April 16, 2012

Mentoring for Boys Driving Fast

In the Man-Making book, I profile a lot of men who turn their personal interests into opportunities for connecting with young guys. This provides a chance for shared interests, training in important life skills, hang time with a man or men, and for the development of a male ally. In a world experiencing an epidemic of, what I term, under-male-nourished-boys, this approach to guiding boys toward a responsible manhood is full of wins for all the males involved. Sometimes it even saves lives.

Jay Gubrud is a friend of mine, and a man who loves driving BMW automobiles. He is a member of the BMW Car Club of Minnesota, a group that has a focus on safe and skillful driving. Through the club, Jay learned the National Highway Traffic Administration statistics say motor vehicle crashes are the leading cause of death among teenagers in the United States. In addition, the U.S. Center for Disease Control and Prevention reports crash risk for drivers sixteen and seventeen years old is three times as great as it is for a nineteen and twenty-year-olds. In every age category, the car crash and death statistics are worse for boys than girls. Those numbers got Jay’s attention and he decided to do something.
In every age category,
the car crash and death statistics
are worse for boys than girls.
Like most teens, Jay had developed an early love of driving fast. He said he wished he’d had a high-performance driving program available to him in adolescence, when his love of driving was blooming. In Jay’s words, "My dad had no interest in driving or performance driving so I had to learn from the school of hard knocks. If there would have been someone steering me toward safe driving at that point in my life, I’d have had a lot fewer problems." Just like Jay, most teens find out the limitations of their driving skills on public roads, surrounded by other vehicles, in dangerous real-world conditions, and often with the police involved. He saw a big need to help teenagers become more skillful drivers.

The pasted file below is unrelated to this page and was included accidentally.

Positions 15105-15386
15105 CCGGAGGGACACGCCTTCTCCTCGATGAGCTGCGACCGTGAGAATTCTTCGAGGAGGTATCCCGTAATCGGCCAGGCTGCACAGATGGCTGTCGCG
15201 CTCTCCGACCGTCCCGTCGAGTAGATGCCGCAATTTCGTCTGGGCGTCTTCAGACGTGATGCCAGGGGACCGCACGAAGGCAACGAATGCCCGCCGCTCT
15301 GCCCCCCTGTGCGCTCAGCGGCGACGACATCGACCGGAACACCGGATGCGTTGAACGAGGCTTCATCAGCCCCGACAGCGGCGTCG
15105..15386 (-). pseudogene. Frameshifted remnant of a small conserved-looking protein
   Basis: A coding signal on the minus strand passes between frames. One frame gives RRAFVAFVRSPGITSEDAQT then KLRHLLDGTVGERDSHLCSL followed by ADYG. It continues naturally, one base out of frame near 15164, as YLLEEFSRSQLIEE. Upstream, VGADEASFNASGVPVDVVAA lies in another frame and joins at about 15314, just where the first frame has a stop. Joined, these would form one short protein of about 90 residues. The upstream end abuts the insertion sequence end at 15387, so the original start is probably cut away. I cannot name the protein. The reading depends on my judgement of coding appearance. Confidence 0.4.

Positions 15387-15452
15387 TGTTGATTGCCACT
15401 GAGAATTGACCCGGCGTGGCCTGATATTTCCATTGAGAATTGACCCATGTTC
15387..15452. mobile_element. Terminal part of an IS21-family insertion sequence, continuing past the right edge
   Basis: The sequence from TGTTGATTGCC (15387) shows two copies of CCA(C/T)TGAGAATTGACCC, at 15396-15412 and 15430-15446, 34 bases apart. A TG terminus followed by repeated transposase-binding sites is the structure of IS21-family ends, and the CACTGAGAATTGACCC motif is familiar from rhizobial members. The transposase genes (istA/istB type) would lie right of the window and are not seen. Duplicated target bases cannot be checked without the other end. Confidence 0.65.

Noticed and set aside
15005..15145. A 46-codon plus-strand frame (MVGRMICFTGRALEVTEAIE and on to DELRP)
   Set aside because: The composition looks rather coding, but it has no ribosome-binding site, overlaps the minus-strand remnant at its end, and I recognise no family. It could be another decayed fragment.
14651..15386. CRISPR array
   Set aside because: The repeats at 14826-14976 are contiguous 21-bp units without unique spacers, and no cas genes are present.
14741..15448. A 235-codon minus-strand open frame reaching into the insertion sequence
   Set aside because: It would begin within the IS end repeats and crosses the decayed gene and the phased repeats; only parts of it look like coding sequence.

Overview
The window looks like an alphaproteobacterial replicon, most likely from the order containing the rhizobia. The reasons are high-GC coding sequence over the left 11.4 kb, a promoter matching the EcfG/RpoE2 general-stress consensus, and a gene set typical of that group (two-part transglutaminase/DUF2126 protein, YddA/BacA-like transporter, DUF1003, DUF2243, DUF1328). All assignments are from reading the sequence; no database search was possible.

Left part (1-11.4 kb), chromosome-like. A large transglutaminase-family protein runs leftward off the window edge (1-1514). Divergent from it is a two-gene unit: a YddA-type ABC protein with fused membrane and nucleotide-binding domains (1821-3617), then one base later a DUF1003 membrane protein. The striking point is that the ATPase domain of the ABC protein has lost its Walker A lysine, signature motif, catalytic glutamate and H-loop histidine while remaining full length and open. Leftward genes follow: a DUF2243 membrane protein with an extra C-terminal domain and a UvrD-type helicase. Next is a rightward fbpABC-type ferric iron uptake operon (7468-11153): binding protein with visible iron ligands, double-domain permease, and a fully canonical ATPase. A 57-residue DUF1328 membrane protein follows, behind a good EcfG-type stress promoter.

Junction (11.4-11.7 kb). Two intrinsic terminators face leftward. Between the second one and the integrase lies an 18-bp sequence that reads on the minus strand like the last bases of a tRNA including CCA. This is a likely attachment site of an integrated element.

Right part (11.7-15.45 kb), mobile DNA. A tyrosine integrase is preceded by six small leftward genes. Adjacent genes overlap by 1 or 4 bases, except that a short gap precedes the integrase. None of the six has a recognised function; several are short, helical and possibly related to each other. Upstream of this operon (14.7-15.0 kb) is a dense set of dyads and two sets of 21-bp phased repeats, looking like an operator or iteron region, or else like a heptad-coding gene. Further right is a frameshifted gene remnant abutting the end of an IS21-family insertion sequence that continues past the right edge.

As a direct result of his passion, Jay partnered with the Minnesota Chapter of the BMW Car Club of America to create the Safe Teen Driving Program. Initially, the program put fourteen Minneapolis and St. Paul area teens in the capable hands of instructors from the BMW Club. These people led the students through classroom and on-road training. Instead of taking risks on the street, the kids were able to develop their skills and discover the limits of their vehicles on a safe and custom-made track. Since that first event, hundreds of Minnesota teens have successfully completed this program. While all teens, regardless of gender, need to learn how to become the best possible drivers, young male drivers, with their tendencies for testing their limits and risk-taking in general, stand to gain the most from this kind of training.

Because of his passion for driving, Jay not only helped to create a solid mentoring program for kids, in the process, he very likely prevented serious injury or death for a teenage boy or girl. His story gets even better, however. The BMW Car Club of America used much of the Safe Teen Driving Program in the development of a national program now called Street Survival.

To learn what causes teenage drivers to be such risky drivers, check out this list of primary risk factors. Also, consider how an interest, hobby, or passion of yours might touch the lives of a few kids in your community. You just never know where it might take you.

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1 comment:

  1. Tim W.3:39 PM

    Another great blog post!

    In my gender equity education presentations, I talk about the fact that males have a higher mortality (death) rate than females right from birth, but the greatest difference is ages 15-24, when the male death rate is around 190% higher (3 males to 1 female). These are old stats but I suspect they are still pretty accurate.

    The four leading causes of death for young men are: violence, accidents (like driving fast/crazy!), drugs, and suicide. Suicide is interesting: most suicide attempts are a desperate pleading for help ("I'm hurting so much that death seems better than living."). Boys/men are discouraged from asking for help, while it's much more acceptable for girls/women to admit (to themselves) and acknowledge (to others) that they need help.

    Last time I looked (years ago), females attempted suicide 3-to-1 compared to males, but males killed themselves 5-to-1 compared to females (by using more violent means).


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